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Working paper

Mehweb verb morphology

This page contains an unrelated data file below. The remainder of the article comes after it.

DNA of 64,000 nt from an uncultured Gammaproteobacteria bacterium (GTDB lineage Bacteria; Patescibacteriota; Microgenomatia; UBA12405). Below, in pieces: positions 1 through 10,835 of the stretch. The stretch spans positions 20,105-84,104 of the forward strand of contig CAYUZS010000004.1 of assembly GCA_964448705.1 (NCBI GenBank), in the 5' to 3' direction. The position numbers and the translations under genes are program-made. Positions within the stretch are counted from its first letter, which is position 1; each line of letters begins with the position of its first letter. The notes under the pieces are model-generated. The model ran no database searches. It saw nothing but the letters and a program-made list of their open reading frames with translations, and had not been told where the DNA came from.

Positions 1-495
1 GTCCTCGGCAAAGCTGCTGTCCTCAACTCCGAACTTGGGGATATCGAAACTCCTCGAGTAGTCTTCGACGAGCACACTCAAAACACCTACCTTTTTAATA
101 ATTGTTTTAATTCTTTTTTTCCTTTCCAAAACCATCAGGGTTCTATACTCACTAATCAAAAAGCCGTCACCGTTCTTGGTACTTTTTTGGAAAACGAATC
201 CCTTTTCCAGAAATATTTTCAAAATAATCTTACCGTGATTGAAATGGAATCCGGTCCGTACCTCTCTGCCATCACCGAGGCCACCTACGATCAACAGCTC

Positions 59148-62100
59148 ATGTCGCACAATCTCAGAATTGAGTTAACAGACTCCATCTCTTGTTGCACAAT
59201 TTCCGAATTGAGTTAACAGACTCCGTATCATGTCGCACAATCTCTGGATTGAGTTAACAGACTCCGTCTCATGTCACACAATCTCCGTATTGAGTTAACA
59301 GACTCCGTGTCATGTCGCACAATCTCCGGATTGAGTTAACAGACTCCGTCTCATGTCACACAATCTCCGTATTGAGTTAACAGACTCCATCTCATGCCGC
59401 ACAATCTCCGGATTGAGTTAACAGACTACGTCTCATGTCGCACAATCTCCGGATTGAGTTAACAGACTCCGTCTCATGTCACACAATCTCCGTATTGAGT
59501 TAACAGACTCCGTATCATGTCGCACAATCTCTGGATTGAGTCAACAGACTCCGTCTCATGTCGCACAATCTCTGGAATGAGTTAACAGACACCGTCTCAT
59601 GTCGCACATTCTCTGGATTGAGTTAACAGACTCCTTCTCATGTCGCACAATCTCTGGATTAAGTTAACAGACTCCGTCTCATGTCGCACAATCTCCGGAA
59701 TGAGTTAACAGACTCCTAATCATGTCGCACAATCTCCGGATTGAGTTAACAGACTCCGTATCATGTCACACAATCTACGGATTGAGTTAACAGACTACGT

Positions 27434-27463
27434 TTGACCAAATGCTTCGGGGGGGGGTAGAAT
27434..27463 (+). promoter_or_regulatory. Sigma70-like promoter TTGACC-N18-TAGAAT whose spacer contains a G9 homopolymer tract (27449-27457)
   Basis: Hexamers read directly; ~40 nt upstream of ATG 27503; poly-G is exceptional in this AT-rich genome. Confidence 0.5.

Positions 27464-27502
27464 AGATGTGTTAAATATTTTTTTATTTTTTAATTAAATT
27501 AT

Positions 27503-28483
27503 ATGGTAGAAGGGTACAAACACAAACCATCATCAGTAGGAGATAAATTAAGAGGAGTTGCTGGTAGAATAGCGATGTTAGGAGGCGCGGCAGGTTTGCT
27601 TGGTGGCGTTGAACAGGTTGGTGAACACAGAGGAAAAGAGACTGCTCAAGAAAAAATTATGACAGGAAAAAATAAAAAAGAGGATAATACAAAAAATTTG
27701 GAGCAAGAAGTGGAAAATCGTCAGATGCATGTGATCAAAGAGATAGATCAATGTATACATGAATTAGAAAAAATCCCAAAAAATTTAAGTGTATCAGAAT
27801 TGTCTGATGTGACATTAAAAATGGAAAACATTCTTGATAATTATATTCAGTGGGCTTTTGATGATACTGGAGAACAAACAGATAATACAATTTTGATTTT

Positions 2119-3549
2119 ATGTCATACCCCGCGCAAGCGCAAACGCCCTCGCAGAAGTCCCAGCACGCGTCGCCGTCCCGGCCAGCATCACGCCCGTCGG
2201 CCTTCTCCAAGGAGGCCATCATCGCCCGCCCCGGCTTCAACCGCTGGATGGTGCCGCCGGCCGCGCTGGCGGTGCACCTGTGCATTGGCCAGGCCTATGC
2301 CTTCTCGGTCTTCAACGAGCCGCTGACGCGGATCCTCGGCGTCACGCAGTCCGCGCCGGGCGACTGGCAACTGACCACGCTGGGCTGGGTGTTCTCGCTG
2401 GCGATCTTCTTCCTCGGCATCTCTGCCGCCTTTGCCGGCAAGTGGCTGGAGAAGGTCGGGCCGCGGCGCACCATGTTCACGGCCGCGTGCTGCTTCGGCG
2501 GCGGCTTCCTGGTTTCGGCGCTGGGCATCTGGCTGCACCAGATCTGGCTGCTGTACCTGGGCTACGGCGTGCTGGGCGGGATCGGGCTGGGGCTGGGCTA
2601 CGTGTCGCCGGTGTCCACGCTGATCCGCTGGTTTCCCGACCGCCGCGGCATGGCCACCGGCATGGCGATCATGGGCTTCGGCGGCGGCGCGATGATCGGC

In this paper, I provide an overview of the verb morphology of Mehweb, a lect of the Dargwa branch of East Caucasian languages, spoken in the village of the same name in the Gunib district of the Republic of Daghestan. The paper is mostly focused on formal and synthetic morphology. Periphrastic forms are treated only peripherally, and the semantics of the TAME categories is not discussed at all. As a result, labels provided for different inflectional categories are conventional and to a large extent based on previous research. While formation of deverbal nominal forms – nominalizations and participles – is covered, their further inflection as nominals is also left out. The previous treatment of the Mehweb morphology, (Magometov 1986), provided basis for many analytic solutions.   The paper treats various elements of verbal inflection in the following order.   Mehweb verbs agree with the gender (nominal class) of their nominative argument, distinguishing three primary classes – masculine (M), feminine (F) and neuter (N), and human plural (HPL) and non-human plural (NPL) in the plural. There is an additional class of unmarried girls and women. Agreement marking is largely similar to agreement in adjectives, spatial forms, numerals etc., which are not treated in this paper. Agreement morphology is discussed in Section 2. Additionally, and unlike other parts of speech, some verbal forms show special inflection with the subject of the first or second person, depending on the illocution. The subject forms are discussed in Section 3. The whole inflectional paradigm of the verb is divided into two parallel sets of forms, based on perfective and imperfective stems, whose relation to each other is complex and follows several different formal patterns with most verbs and is irregular with the few irregular verbs. Many forms are formed from both stems. This is discussed in Section 4. In Mehweb, there are three distinct verbal inflectional classes, distinguished by the suffix they take in the perfective past (aorist), -ib, -ur or -un. The aorist stem is used in the participle and the forms derived from it. Many other forms, including all forms in the imperfective, are however formed in the same way for all verbs. This is discussed in Section 5, which also provides a table showing all inflectional forms known so far. Verbal negation is discussed in Section 6. The structure of the verbal paradigm as a whole is discussed in Section 7. Some of the forms follow specific rules, independent from the classification into three inflectional classes. These include imperatives and infinitives and are described in Section 8. Inflection of the copula are discussed in Section 9. Verbs with irregular morphology are discussed in Section 1; and verbs of motion, highly irregular, in Section 10.